Selling sex to pay for an education
The teenage girls walking the streets of Monrovia dream of a brighter future
Precious was 12 years old when she first sold sex, to a man nearly four times her age. Now 18, the schoolgirl says she sleeps with between five and six men on an average day to pay for her school fees, which are the cheapest available at 1,500 Liberian dollars ($198) per year. She receives between 25 and 50 Liberian dollars for each man.
'When I go on the street, men give me money and I can eat, pay my fees,' she said, her chin resting on her hands. 'It's almost five years since I've seen my family.'
After paying for her uniform and textbooks, some days there is only enough for one meal of rice - some days not even that. Amid 85 per cent unemployment, Precious is working in an overcrowded market. She is in the ninth grade.
Save the Children believes between 60 and 80 per cent of Liberian girls sell sex to fund their education and basic living costs. The charity says men prefer younger girls - who are thought to be cheaper, more pliable and less of a health risk - than their older sisters.
Research released by the group on Monday shows it costs half the income of an average Liberian family to educate one child for a year.
Liberia is a failed state. The epicentre of West Africa's conflicts, it has had no electricity, running water or land lines for 14 years. It has been shattered by decades of corruption and years of civil war, when drugged-up child soldiers rampaged through the capital. Sometimes they ate the hearts of enemy dead. A quarter of a million died.
Two years after a peace deal was signed in 2003, the rebels have been disarmed and former president Charles Taylor is in exile, under indictment for war crimes by an international court. Liberia is patrolled by 15,000 heavily armed UN peacekeepers and ruled by a transitional government due to hold elections on October 11.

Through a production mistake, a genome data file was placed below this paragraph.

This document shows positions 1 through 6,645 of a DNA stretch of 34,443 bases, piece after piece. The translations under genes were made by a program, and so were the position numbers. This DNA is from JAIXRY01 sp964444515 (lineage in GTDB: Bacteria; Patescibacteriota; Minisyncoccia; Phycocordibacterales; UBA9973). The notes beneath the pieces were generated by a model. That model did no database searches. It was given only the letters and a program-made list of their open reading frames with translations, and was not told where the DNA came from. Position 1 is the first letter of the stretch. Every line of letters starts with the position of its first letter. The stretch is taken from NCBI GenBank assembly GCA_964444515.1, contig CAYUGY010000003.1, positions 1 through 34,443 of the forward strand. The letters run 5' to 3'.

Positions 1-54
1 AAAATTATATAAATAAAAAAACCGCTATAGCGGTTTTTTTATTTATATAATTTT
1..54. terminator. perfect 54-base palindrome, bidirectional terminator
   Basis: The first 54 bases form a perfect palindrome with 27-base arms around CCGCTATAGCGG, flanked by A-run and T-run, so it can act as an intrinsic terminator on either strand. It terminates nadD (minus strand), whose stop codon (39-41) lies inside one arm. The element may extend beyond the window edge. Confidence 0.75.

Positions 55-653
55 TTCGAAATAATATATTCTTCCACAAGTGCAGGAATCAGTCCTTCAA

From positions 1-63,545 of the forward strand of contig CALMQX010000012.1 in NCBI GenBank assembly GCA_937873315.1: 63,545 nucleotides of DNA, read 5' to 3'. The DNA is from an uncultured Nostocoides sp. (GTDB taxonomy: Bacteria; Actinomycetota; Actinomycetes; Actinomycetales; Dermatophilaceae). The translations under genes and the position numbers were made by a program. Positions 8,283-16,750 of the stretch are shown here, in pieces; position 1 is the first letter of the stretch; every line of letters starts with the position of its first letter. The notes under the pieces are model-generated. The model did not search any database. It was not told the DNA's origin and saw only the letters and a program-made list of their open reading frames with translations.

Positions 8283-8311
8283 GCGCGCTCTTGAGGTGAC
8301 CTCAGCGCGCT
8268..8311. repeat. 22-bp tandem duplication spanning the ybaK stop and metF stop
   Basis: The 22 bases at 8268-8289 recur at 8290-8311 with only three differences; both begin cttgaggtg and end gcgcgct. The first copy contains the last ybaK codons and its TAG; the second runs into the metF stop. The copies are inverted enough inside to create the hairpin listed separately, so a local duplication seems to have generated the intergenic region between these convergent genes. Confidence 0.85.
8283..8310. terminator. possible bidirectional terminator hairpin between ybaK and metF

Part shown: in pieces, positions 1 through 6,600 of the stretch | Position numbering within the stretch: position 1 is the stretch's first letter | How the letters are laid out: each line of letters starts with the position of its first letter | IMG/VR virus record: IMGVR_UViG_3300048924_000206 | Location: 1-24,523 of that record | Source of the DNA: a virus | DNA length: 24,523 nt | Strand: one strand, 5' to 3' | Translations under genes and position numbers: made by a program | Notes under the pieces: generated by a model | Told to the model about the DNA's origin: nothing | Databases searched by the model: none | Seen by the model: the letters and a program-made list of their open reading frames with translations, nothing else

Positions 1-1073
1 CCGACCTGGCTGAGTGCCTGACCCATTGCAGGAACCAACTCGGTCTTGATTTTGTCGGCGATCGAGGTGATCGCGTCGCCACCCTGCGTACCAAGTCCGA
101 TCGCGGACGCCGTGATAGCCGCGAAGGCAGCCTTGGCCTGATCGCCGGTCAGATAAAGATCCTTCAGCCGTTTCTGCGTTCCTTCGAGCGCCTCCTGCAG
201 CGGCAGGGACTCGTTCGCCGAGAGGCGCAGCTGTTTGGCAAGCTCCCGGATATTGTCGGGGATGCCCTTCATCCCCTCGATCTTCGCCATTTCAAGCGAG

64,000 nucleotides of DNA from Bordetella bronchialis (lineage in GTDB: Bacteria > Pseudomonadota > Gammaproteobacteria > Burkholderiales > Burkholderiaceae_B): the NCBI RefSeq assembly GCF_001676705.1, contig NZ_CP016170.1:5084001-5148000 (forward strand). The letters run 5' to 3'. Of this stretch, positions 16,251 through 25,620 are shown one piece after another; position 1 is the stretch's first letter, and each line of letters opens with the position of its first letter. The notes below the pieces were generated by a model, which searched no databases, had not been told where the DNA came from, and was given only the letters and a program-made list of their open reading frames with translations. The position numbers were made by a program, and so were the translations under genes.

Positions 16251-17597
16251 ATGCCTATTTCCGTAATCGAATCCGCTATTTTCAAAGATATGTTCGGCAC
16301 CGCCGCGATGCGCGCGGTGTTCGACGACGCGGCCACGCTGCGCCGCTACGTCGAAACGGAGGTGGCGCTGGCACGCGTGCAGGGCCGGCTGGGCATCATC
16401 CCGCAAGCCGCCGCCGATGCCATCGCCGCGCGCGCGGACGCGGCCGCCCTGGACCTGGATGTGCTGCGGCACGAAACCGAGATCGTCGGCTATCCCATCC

As the 22 presidential hopefuls campaign, it is promises of free education that draw the biggest roars from the crowds. For a generation of Liberians it is seen as the one sure-fire ticket out of the poverty trap.
When Liberian soccer hero George Weah began his campaign recently, he said: 'I want to send more teachers and students abroad to strengthen our educational system.' The next sentence drowned in cheers. The former Chelsea player's rags-to-riches story of growing up in the country's slums is a dream come true for girls like Precious.
'Sometimes I am afraid,' said 18-year-old Mary. 'I am afraid that [some] person will kill me. Sometimes they can beat me ... but I feel fine if I get money because I am saving for school.'
After her older brother was killed during the war, selling sex was the only way to survive. Mary refuses to have sex without a condom, although she would be paid twice as much. 'They ask but I say no,' she said. 'If I get pregnant, how will I go back to school?'
She is excited by the new-found peace that has come to her country and the opportunities it might bring.
At a donor conference last year, the world promised more than US$520 million to help rebuild the country - more than five times the annual budget. Concerns about corruption mean the aid is funnelled through non-governmental organisations rather than the government, resulting in projects like the local resource centre being run by Save the Children, where used textbooks line the walls for those who can't afford them.
'Many of these children have lost the true meaning of what society is. The thing that binds a family together has been broken by war,' said Helen Harris, a social worker at the centre. 'If a father goes out to work everyday and comes home with nothing, will his children respect him? They have to make their own way.'
The girls at the centre have simple dreams - to be a nurse, work in an office, sleep alone at night.